Population divergence between European lake and stream threespine stickleback

Moser, Dario. Population divergence between European lake and stream threespine stickleback. 2016, Doctoral Thesis, University of Basel, Faculty of Science.


Official URL: http://edoc.unibas.ch/diss/DissB_12383

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During my dissertation I worked on incipient speciation in lake and stream threespine stickleback populations from Central Europe. My previous work showed prominent life history shifts in the two traits age and size at reproduction with lake fish being one year older and 30 % bigger (s.l.) than stream fish. I started my PhD by answering the two questions about the basis of these shifts: i) is it plastic or genetically based and ii) what is the underlying mechanistic basis? Two alternative ways may lead to the described shift: Assuming similar growth rates in lake and stream populations, higher maturation size thresholds in lake fish, which could only be attained in two years would lead to bigger and older fish in the lake when compared to the stream. Alternatively, maturation size thresholds may be the same with reduced growth rates in the lake, precluding them from overcoming minimal size for reproduction within one year. In this scenario, lake fish would have to invest into somatic growth for another year and become larger than stream fish at reproduction. I answered these questions using a combination of two lab experiments, testing for genetic differences in growth rates and unequal maturation size thresholds and a field experiment, testing for phenotypic plasticity in transplanted lake fish. I found evidence for a high degree of plasticity likely induced by differential feeding regimes, leading to drastically reduced growth rates in lake fish.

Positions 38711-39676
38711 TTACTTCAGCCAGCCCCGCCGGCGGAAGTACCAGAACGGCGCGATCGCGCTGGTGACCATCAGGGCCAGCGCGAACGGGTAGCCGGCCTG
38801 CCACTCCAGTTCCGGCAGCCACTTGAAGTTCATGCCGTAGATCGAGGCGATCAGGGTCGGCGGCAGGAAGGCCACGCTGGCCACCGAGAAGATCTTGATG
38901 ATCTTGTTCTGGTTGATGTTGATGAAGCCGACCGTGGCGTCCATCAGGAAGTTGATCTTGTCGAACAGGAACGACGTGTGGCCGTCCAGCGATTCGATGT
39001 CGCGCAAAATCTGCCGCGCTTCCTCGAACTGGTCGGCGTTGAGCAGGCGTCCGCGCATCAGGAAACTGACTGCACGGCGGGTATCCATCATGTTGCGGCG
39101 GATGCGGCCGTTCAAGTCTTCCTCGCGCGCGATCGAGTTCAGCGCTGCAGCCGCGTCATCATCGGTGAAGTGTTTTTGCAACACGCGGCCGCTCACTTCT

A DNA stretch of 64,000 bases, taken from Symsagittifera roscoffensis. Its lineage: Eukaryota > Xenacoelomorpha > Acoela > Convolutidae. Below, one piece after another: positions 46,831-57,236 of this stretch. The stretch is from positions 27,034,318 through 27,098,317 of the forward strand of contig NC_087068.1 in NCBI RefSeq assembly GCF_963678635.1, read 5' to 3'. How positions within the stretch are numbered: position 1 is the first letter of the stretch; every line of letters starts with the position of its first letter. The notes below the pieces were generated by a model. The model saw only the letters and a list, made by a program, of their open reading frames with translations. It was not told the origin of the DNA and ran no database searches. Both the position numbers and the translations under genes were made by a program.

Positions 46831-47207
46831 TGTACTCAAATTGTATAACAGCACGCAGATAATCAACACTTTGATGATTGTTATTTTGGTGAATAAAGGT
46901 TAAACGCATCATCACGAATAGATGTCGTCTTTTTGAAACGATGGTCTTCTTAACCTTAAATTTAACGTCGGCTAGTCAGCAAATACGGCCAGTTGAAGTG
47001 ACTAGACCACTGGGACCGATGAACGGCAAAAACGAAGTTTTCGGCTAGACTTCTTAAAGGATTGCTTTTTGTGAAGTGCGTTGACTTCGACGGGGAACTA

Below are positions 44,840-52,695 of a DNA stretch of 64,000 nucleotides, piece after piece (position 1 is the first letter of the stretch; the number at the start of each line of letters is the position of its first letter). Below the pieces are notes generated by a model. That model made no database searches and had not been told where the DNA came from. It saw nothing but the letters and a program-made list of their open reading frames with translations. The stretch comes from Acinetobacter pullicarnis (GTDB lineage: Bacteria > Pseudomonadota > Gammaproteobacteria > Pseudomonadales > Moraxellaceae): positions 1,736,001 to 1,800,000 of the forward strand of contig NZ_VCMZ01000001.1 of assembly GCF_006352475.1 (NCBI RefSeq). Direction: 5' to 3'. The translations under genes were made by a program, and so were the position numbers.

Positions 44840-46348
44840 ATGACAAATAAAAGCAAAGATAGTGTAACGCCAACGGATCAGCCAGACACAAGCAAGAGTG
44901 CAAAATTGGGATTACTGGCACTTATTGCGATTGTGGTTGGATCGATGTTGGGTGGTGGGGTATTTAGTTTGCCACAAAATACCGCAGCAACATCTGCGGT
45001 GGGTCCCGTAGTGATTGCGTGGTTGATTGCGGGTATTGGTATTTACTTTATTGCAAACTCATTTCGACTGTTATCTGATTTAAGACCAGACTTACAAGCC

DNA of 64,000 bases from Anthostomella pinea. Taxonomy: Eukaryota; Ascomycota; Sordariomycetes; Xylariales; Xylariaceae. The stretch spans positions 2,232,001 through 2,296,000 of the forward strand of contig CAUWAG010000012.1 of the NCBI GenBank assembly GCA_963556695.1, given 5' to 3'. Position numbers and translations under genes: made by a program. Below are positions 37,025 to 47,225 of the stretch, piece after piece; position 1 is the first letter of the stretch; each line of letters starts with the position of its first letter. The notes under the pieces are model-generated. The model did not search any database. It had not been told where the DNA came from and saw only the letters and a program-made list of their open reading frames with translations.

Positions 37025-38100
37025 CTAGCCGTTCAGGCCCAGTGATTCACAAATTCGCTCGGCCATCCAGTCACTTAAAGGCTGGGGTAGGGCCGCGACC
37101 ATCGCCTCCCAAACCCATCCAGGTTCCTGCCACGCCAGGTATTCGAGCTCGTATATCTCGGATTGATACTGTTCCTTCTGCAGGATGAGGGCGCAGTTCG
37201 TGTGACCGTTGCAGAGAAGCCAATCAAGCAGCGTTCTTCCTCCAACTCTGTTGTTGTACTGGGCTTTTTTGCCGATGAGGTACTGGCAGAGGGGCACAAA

A high–resolution single nucleotide polymorphism (SNP) marker dataset supported the low overall genetic differentiation between the lake and the stream populations. However, it also contained SNP markers with moderate to high differentiation. Hence, in the last experiment of my PhD, I wanted to test for local adaptation, despite weak genome wide differentiation. I used a long term field experiment to let lab reared stream, lake and F1 lake–stream hybrids compete against each other. By measuring survival over time, I found strong evidence for selection against migrants and hybrids and hence gave an answer to the long standing question of the whereabouts of the barriers to gene flow in lake–stream stickleback populations.
Advisors:Salzburger, Walter and Van Buskirk, Josh
Faculties and Departments:05 Faculty of Science > Departement Umweltwissenschaften > Integrative Biologie > Evolutionary Biology (Salzburger)
UniBasel Contributors:Salzburger, Walter
Item Type:Thesis
Thesis Subtype:Doctoral Thesis
Thesis no:12383
Thesis status:Complete
Number of Pages:1 Online-Ressource (262 Seiten)
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edoc DOI:
Last Modified:22 Jan 2018 15:53
Deposited On:15 Jan 2018 16:12

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